Civic Advocates save Ghana Millions of Dollars as Aker's AGM relinquishes its 80% interest in the South Deepwater Tano Block (SDWT)

In a stunning move, Aker’s AGM has relinquished its 80% interest in the South Deepwater Tano Block. This comes after a long and hard-fought battle by Ghanaian civil society organizations (CSOs) to protect the country’s interests in the oil industry.

The battle began in August 2021, when CSOs rallied on fascinating advocacy projects to prevent a composite transaction that would transfer Aker’s interest in the Pecan field and the SDWT block to the Ghana National Petroleum Corporation (GNPC). The SDWT Block was valued at an outrageous $700 million at 65% commercial risking ($804m unrisked), based on untested and unappraised Nyankom discovery and bizarre assumptions about contingent resources of about 421 MMbls.

When CSOs’ analytical evidence showed that Ghanaian politicians and GNPC were simply seeking to pervert standard practices in the oil industry on valuation and asset acquisition, we were faced with a super coordinated assault on our character by leading members of government, GNPC, sections of the media and members of parliament. Also, some academics and dark forces on the corridors of power, who had never commented on the oil industry but suddenly became industry experts, endorsed the transaction and vilified activists.

On the side of the government, we were always prepared for their defence, even though their defence lost decorum and respect for the work of the civil society group. In some instances, we were described as having eaten fufu (a local Ghanaian dish) and lost reasoning. They sponsored high-profile prime-time interviews to tell the nations that CSOs only sought to derail the best decision ever taken in the oil industry.

I could appreciate the government’s defence. They had a deal to defend even if it appeared shady from their body language and deliberate deviation from facts of our arguments to emotional appeal to the nation.

We had our share of the attack in parliament. One MP, Honourable K.T. Hammond, now Minister for Trade in the Republic, described CSOs as ignorant people struggling to appreciate that the oil industry is technical. However, he made no technical presentation on the floor of parliament to defend his support for the transaction and at least attempt to debunk the specific issues raised by CSOs.

I must acknowledge that parliament made a significant intervention. Despite approving a $1.1 billion cap for GNPC to renegotiate the transaction, which CSOs argued could not be worth more than $300 million, I commend some members, particularly the majority leader Honourable Osei Kyei-Mensah-Bonsu and the then minority leader, Haruna Iddrisu, for making crucial interventions to reject the Minister of Energy’s request for a blank cheque to borrow about $1.65 billion for GNPC in his memo (Fig. 1). Instead, they insisted that the records of proceedings should reflect that the Minister would return to parliament with a negotiated price informed by a genuinely independent valuation. In addition, parliament demanded that the ensuing loan agreement be resubmitted for approval.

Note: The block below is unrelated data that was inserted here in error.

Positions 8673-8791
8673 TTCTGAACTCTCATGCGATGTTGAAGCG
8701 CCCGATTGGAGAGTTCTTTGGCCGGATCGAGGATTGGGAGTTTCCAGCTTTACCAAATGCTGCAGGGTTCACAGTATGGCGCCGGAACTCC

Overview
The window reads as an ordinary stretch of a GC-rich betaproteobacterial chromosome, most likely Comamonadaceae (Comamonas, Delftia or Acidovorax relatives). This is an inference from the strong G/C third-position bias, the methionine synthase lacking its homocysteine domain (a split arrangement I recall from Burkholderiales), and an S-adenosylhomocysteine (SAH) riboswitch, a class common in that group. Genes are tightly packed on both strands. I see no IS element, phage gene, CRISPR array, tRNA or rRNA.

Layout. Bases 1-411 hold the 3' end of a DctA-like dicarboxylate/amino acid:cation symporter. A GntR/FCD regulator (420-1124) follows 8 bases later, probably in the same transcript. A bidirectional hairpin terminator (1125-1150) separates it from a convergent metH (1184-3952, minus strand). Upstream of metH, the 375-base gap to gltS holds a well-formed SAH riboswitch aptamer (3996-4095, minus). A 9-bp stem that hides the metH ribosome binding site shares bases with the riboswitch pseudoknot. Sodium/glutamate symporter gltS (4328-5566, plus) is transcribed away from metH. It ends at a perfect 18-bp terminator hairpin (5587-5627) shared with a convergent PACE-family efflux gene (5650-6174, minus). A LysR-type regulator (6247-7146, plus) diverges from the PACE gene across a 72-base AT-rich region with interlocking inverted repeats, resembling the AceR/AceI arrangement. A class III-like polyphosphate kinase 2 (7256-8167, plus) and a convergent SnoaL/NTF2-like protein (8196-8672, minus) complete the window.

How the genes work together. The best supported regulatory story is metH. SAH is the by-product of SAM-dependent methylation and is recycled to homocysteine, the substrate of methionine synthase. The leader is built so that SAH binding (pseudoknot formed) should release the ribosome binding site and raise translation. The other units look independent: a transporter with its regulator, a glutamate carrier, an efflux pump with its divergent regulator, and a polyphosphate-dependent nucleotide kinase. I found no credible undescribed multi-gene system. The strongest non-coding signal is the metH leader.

Fig 1: Excerpts of Energy Minster’s Memo to Cabinet and Parliament

The demands of parliament extended the advocacy window for CSOs to defend the interest of the state, mindful of the fact that the “borrowing hands” were ready for the parliamentary approval.

The most surprising part of the entire advocacy was the role some media houses and personalities played in pushing the transaction. They described CSOs as “anti-Ghana CSOs”. They infiltrated meetings of CSOs and cunningly spliced the voices of CSOs leaders to blackmail the advocacy.

Thankfully, the resilience of the CSO group and activists attracted the knowledge of Lukoil, a 38% interest holder in the pecan field, who were not informed of the transaction. Lukoil threw in the wrench seeking to be engaged in accordance with good practice and the Joint Operating Agreement (JOA) covering the Pecan Field partnership. This singular act would occasion significant disagreements and back and forth, bolstering the advocacy for transparency on the transaction until it became untenable for government to proceed.

Interestingly, after 18 months, Aker Energy has written to relinquish its interest in the AGM block to Ghana for free. This reinforces CSOs position that the Nyankom discovery announced without effort to test the well was speculative and potentially non-commercial in ultra-deep waters. GNPC could not have been betting on the interest of Ghana.

After several delays and an inability to develop the pecan field, which coincided with regulatory constipation, the ministry of Energy is now demanding that Aker presents its Plan of development (PoD) for the Pecan field by April 15. This is after ten extensions have been granted to the company for various excuses.

It is now clear that CSOs were not anti-Ghana. On the contrary, we looked out for the right thing to be done in the interest of the country. If Ghana had borrowed $1.3 billion, 43% of what the country needs from the IMF for GNPC, the fiscal situation would have been far worse than it is today.

Sadly, the situation appears to provide no lessons for the political class as a new scramble to own the relinquished interest unfolds. As a result, the CSOs have a new task of ensuring that a transparent process results in the reassignment of the interest.

Long live advocates and activists who, against the odds, fight for the national interest.

Benjamin Boakye
Executive Director
Africa Centre for Energy Policy

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